Record number of homes bought with Help to Buy equity loan – but costs rise
The number of homes bought through the Help to Buy equity loan scheme reached a record high in the year to June, according to new figures. But the cost of using the scheme increased too. We explain all.
Some 60,634 homes were bought through the Help to Buy equity loan scheme in the year to June 2021. This marked a jump of 43% compared to the year to June 2020, when the figure stood at 42,318, says the Department for Levelling Up, Housing and Communities.
The rise in the year to June 2021 comes despite the fact the Help to Buy equity loan schemes changed in that period which meant fewer people could use the scheme. The old scheme – which was open to all types of buyers – was due to end on 31 March 2021 however due to covid-related delays in the buying process this was extended to 31 May 2021. The new scheme has different rules, including only allowing first time buyers to use it.
Rising house prices mean increased costs
When you take out a Help to Buy equity loan, you’re borrowing a percentage of your home’s value, not a fixed amount. This means if your home’s value increases, so does the size of your loan.
Brokers Hargreaves Lansdown analysed the impact of recent house price rises – figures show the price of the average UK property rose by over £31,000 in the year to June 2021.
It found if you bought the average priced property in June 2015 and borrowed 20% from the government, then repaid the loan in June 2020, you would have had to pay back £7,581 more than you borrowed.
But its analysis showed rising house prices mean that someone who bought in June 2016 and repaid the loan in June 2021 would have had to repay £10,557 more than they borrowed. This is a difference of almost £3,000.
However, it’s not all bad news for homeowners. Paula Higgins of the HomeOwners Alliance explains, ‘Rising property prices may mean the size of your equity loan increases. But it also means you’ll have more equity in your home too. And the more equity you have in your property, when you come to remortgage you may get access to better mortgage deals.’
Record number of properties bought using Help to Buy ISAs
June 2021 was also a record month for homes being bought using Help to Buy ISAs, with 10,989 properties purchased using one. This was a 44% jump on the previous month.
Help to Buy ISAs, which are no longer available to new applicants, allow savers to deposit up to £200 a month and receive a 25% government bonus capped at £3,000 when you buy your first home.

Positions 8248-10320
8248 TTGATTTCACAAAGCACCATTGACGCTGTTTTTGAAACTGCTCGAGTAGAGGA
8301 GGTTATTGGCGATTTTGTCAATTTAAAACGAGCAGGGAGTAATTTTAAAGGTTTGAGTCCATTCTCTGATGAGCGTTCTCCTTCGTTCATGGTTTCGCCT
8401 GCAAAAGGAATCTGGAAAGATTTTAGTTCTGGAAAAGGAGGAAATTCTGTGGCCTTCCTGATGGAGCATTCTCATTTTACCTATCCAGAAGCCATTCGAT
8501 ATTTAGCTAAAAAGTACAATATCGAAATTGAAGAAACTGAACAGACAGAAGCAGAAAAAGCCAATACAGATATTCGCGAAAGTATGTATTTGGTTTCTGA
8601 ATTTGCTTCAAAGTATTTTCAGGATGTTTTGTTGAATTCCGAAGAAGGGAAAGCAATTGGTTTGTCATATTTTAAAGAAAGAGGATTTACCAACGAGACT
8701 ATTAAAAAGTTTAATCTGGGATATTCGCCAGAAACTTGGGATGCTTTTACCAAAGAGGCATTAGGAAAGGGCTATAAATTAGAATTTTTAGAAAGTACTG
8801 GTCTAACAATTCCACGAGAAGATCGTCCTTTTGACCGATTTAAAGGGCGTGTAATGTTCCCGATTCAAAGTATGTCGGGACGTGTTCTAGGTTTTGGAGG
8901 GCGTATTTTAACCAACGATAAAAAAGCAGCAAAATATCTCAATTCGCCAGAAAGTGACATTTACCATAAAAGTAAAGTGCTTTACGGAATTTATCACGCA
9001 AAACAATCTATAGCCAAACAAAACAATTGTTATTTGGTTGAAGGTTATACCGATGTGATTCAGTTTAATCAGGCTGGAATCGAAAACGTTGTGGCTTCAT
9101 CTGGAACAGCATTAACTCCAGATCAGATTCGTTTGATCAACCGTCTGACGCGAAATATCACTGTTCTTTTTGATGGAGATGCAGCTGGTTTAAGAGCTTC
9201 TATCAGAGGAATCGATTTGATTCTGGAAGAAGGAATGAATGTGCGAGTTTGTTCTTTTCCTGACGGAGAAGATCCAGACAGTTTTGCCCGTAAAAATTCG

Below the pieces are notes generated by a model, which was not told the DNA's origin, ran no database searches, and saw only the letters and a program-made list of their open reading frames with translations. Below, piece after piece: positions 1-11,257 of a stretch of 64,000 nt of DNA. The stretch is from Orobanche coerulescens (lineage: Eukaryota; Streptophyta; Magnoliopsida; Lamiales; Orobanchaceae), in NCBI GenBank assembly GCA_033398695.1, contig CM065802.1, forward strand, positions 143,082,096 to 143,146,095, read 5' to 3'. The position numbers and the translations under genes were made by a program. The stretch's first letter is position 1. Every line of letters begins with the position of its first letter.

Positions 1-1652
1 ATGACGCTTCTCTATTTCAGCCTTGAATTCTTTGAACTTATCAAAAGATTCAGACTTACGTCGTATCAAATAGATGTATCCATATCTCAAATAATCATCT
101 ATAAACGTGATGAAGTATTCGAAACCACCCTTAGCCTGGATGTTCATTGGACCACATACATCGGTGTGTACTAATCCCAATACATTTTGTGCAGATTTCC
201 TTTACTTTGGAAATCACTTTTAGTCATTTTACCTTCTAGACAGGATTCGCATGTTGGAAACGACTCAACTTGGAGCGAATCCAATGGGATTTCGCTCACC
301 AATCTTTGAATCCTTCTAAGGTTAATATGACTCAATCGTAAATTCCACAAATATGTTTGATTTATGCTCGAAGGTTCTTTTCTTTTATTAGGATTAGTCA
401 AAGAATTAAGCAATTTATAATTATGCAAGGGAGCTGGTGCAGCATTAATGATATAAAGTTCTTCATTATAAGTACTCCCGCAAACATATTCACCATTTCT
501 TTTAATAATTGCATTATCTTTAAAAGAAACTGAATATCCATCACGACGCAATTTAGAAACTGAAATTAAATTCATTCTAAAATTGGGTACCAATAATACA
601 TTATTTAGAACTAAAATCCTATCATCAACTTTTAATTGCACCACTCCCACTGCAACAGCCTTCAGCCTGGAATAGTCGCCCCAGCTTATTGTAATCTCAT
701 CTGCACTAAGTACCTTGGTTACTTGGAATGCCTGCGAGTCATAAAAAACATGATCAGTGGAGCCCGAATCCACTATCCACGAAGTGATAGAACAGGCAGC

However, while it may be too late to open a Help to Buy ISA you can still open a Lifetime ISA if you’re eligible. These are for those aged 18-39 and are for buying a first home or for retirement. You can put in up to a maximum of £4,000 a year until you’re 50. And you’ll get a 25% bonus on your savings of up to £1,000 a year.
Beware the ‘Help to Buy premium’
There are lots of reasons that make using the Help to Buy equity loan scheme attractive; you’ll be able to buy a brand new home with just a 5% deposit. However, while you may know you’ll pay a premium to purchase a new build home, did you know you could be paying an even bigger premium if you’re buying through the Help to Buy equity loan scheme?
In fact research in 2019 by reallymoving found first-time buyers using a Help to Buy equity loan paid up to 22% more for homes than those who bought without using the scheme.
Is Help to Buy worth it?
As with all schemes, there are pros and cons. The Help to Buy equity loan scheme is helpful to first timer buyers struggling to get on the property ladder. But don’t jump in without doing your research first. Here are some factors to consider:
95% mortgages: Mortgages for people with a 5% deposit had virtually disappeared when the pandemic started but they have returned following the announcement of the mortgage guarantee scheme. So speak to a broker about your options – it may be possible to buy a home with a 5% deposit without using the Help to Buy equity loan scheme.
More choice of properties: If you can get a 95% mortgage you’ll be able to buy on the open market which means you’ll have a much greater choice of properties. And you may be able to buy a suitable property for much less.
Negotiate: Whether you’re buying a new build or not, do your research and try to negotiate the price down. Read more in our guide How to make an offer on a house and negotiate on the price
Research: Buying a new build comes with a premium. So make sure your new property is fit for purpose because if you want to move soon after you’ve bought it you might find you’re in negative equity. Here’s what you need to know before buying a new build